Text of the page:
Valley counties see shortage in Latino judges despite high Latino population

FRESNO, Calif. (KFSN) -- While the United States is growing more racially and ethnically diverse, diversity on the judicial bench still lags behind. Mariposa, Merced, Madera, and Kings counties in the Central Valley are majority-Latino but don't have any Latino Superior Court judges.

Justice Thomas DeSantos was appointed by Governor Gray Davis in 2003 and became the first Hispanic judge in Kings county. In 2018, Desantos was appointed an Associate Justice of the Court of Appeal, Fifth Appellate District by Governor Edmund Brown.

In a statement to ABC30, Justice DeSantos said, "Hanford in Kings County is my hometown and I came back to practice. I believe I have tremendous support from my community, but I am also cognizant of my Mexican descent. I distinctly remember giving a speech at an event when a woman came up to me with her grandson and asked if he could shake my hand. She said she wanted him to see that "we" (meaning Mexican) have a judge too. I have always remembered that comment and strive to do my best."

"Judges who are part of that representation, understand the issues and the struggles that the people in court may face, including the attorneys, which could make them more empathetic and understanding to an individual's situation," said Linda Barreto, a law professor at San Joaquin College of Law.

Armando Lope is a criminal defense attorney in Merced and says everyone should be on the same playing field.

"I have to explain things at times to judges. I have to explain my client's point of view, their background, and their history," said Lope of Castaneda Lope, PC. "It takes some work to explain to people what it means to be undocumented. When those statutes first came out, judges said, 'Sir, why don't you just apply for residency. They don't understand the background, what it takes, what you need to actually change your status. It's not that simple."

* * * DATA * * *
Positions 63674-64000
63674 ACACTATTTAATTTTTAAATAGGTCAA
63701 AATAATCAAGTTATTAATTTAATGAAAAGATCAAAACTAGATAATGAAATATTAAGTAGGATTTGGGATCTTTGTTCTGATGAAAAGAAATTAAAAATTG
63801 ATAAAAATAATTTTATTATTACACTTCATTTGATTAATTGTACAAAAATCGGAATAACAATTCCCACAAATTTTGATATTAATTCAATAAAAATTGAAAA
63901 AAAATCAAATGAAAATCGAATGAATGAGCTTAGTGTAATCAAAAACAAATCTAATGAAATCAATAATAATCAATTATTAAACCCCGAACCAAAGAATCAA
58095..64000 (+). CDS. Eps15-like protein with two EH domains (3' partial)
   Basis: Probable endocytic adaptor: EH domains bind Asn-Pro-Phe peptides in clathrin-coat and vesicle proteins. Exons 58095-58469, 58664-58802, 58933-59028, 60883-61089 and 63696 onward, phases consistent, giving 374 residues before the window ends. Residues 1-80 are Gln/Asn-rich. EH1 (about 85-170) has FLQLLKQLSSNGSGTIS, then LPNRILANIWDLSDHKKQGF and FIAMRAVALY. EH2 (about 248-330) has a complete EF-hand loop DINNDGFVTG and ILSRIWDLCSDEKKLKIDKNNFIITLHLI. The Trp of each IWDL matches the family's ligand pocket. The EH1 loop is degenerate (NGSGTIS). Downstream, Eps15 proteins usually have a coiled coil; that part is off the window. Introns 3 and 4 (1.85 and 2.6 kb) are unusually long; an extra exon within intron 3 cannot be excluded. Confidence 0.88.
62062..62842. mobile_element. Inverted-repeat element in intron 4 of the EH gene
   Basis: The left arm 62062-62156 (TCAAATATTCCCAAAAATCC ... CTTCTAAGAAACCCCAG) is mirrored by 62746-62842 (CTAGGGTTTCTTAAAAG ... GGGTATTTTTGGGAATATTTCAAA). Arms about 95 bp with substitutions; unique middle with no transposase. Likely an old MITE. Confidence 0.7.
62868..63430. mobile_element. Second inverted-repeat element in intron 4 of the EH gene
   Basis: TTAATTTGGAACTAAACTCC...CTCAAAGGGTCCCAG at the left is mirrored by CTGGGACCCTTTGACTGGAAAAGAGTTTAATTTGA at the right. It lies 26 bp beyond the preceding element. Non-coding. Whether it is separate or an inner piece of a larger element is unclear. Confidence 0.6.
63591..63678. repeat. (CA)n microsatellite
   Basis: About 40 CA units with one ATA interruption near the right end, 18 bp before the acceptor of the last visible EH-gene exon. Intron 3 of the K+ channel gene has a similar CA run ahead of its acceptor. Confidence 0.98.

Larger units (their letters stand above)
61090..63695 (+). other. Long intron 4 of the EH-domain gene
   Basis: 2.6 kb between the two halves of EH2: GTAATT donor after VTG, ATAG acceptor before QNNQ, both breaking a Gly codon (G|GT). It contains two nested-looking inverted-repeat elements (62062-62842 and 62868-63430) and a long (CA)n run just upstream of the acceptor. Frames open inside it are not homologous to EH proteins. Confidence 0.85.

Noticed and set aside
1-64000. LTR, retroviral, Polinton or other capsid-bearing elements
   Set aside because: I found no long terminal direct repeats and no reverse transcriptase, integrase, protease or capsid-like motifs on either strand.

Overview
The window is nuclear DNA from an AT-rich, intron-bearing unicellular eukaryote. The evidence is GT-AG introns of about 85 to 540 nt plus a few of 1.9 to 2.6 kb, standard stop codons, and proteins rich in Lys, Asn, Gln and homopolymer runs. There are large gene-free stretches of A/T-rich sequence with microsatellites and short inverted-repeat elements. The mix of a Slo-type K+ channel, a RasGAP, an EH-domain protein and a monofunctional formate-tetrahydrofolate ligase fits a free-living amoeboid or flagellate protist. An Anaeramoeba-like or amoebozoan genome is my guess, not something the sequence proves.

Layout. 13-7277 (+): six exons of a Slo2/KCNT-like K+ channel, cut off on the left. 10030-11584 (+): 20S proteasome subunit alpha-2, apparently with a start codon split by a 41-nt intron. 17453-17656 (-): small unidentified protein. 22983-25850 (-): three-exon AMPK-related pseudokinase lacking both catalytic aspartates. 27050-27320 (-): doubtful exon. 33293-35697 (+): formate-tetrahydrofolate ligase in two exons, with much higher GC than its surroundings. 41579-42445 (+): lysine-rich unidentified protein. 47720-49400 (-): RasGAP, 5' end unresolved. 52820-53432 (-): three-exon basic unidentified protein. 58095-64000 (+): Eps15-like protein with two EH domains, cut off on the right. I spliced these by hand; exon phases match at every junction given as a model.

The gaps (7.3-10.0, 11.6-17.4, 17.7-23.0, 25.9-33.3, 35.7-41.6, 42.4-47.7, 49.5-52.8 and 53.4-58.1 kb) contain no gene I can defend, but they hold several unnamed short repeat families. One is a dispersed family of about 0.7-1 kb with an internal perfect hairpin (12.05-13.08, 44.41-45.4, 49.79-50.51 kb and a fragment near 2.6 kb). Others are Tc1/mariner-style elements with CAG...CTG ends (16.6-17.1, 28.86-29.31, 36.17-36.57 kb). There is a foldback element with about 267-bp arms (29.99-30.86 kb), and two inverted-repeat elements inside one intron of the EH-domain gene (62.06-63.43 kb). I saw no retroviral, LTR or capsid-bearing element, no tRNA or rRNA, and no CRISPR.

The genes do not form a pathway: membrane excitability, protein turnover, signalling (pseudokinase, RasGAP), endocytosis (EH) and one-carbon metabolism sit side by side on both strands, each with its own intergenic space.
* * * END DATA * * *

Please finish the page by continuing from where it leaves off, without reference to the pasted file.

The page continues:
Becoming a California Superior Court Judge takes at least a decade of experience practicing law and submitting a formal application. Judges are either appointed by the governor after a sitting judge retires, or, elected by county voters.

Professor Linda Barreto believes change begins when more students of color pursue law school because, without them, there aren't enough diverse applicants to draw from.

"The attorneys admitted to the bar are also not reflective of the population of California. So, 70% of the bar is primarily White," she said.

Latinos make up 40 percent of the California population, but only seven percent of practicing attorneys are Latino. And not all want to become judges.

"Some attorneys have wonderful successful private practices and they want to be an attorney, defending the clients, not necessarily as what we would amount to a judge or a referee in the courtroom," said Barreto.

In an effort to ensure the bench is reflective of the community and to increase public trust and accountability in the judiciary, Gov. Gavin Newsom launched the California Judicial Mentor Program Thursday. It consists of an Appellate Court Mentor Program and a Trial Court Mentor Program, according to a press release.

Newsom is also working with regional committees to vet judicial applicants and has made public who is on those committees for transparency.
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